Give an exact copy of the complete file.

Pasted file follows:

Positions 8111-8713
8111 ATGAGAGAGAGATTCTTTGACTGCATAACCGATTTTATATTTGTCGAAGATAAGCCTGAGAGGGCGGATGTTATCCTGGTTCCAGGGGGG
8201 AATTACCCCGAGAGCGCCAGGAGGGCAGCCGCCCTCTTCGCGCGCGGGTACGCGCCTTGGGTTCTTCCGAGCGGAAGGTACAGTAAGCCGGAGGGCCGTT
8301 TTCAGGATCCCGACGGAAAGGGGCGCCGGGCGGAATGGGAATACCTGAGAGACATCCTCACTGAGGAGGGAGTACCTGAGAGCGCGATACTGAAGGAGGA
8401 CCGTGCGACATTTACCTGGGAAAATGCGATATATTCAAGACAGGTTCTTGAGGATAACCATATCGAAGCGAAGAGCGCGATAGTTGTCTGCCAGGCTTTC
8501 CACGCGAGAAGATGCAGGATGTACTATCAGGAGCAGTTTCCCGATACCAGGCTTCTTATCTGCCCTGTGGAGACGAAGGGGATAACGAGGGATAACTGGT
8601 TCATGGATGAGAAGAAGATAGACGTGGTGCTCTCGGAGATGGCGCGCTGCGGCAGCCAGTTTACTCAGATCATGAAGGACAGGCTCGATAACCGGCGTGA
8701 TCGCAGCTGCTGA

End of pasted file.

Positions 8111-8713
8111 ATGAGAGAGAGATTCTTTGACTGCATAACCGATTTTATATTTGTCGAAGATAAGCCTGAGAGGGCGGATGTTATCCTGGTTCCAGGGGGG
8201 AATTACCCCGAGAGCGCCAGGAGGGCAGCCGCCCTCTTCGCGCGCGGGTACGCGCCTTGGGTTCTTCCGAGCGGAAGGTACAGTAAGCCGGAGGGCCGTT
8301 TTCAGGATCCCGACGGAAAGGGGCGCCGGGCGGAATGGGAATACCTGAGAGACATCCTCACTGAGGAGGGAGTACCTGAGAGCGCGATACTGAAGGAGGA
8401 CCGTGCGACATTTACCTGGGAAAATGCGATATATTCAAGACAGGTTCTTGAGGATAACCATATCGAAGCGAAGAGCGCGATAGTTGTCTGCCAGGCTTTC
8501 CACGCGAGAAGATGCAGGATGTACTATCAGGAGCAGTTTCCCGATACCAGGCTTCTTATCTGCCCTGTGGAGACGAAGGGGATAACGAGGGATAACTGGT
8601 TCATGGATGAGAAGAAGATAGACGTGGTGCTCTCGGAGATGGCGCGCTGCGGCAGCCAGTTTACTCAGATCATGAAGGACAGGCTCGATAACCGGCGTGA
8701 TCGCAGCTGCTGA